Museo della Fondazione Querini Stampalia
Palazzo Querini Stampalia
In 1869 Conte Giovanni Querini Stampalia made a gift of his ancestral palazzo to the city on the forward-thinking condition that its...
Chiesa di Santa Maria Formosa
Originally built from wood and thatched with straw, in 842 Santa Maria Formosa was the first church on the Rialto to be dedicated to the...
The Grimani family built their Renaissance palazzo to house an extraordinary Graeco-Roman collection, which was destined to become the...
Oenophiles love this traditional enoteca for its stellar wines by the glass – including big Amarones and cloudily organic prosecco, ...
Osteria Ruga di Jaffa
Hiding in plain sight on the busy Ruga Giuffa is this excellent osteria (casual tavern). You should be able to spot it by the...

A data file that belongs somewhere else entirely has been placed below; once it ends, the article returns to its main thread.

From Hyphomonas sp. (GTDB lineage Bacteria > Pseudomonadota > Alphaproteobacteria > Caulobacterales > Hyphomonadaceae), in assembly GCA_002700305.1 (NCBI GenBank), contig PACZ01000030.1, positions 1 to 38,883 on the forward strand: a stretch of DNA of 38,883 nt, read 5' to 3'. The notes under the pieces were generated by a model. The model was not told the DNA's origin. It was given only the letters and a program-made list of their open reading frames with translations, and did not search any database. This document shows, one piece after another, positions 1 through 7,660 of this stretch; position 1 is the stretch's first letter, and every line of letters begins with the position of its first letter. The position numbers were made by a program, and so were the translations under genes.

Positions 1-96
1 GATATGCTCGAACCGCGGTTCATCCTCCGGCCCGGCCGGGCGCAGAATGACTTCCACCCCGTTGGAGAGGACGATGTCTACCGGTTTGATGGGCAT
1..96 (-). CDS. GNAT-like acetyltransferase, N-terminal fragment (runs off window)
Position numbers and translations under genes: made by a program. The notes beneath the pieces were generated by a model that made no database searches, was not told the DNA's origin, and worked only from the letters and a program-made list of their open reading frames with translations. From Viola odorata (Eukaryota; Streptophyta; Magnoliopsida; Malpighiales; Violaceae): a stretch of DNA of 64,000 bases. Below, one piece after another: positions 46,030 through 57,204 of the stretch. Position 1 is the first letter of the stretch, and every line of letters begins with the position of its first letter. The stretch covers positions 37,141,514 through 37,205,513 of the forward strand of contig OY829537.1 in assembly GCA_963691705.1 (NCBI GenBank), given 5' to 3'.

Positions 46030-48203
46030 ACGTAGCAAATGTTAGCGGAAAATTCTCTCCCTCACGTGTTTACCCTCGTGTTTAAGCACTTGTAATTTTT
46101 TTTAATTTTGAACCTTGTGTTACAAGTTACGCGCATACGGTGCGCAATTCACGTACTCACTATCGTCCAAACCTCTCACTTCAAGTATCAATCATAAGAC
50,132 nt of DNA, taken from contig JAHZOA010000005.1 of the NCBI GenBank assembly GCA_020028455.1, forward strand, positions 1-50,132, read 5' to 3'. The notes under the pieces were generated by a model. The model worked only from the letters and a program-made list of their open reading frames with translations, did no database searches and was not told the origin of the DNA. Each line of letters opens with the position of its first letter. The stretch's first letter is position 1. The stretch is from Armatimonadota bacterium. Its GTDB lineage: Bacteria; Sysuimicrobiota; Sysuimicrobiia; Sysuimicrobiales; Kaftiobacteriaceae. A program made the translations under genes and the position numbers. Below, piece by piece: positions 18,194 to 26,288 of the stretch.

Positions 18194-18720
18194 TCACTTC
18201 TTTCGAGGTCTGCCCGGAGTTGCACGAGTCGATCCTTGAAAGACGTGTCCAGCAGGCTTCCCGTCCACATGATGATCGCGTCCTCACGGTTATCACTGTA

Museo della Fondazione Querini Stampalia information
Located in the first floor apartments of the Palazzo Querini Stampalia, this museum reflects the 18th-century tastes and interests of the count: beneath the stuccoed ceilings you'll find rich furnishings and tapestries, Meissen and Sèvres porcelain, marble busts and some 400 paintings. Of these, many are dynastic portraits and conversation pieces, such as Alessandro and Pietro Longhi's genre scenes of masked balls, gambling dens and 18th-century bon vivants .
The clear standout in the collection is Giovanni Bellini's arresting Presentation of Jesus at the Temple , where the hapless child looks like a toddler mummy, standing up in tightly wrapped swaddling clothes. Other engaging pieces are the 39 winningly naïve Scenes of Public Life in Venice by Gabriele Bella (1730–99), which document scenes of the city and its customs during the period. Although rather crude in their realisation, the subject matter – a football game in Sant'Alvise, the frozen lagoon in 1708, the courtesans race on the Rio de la Sensa – is fascinating.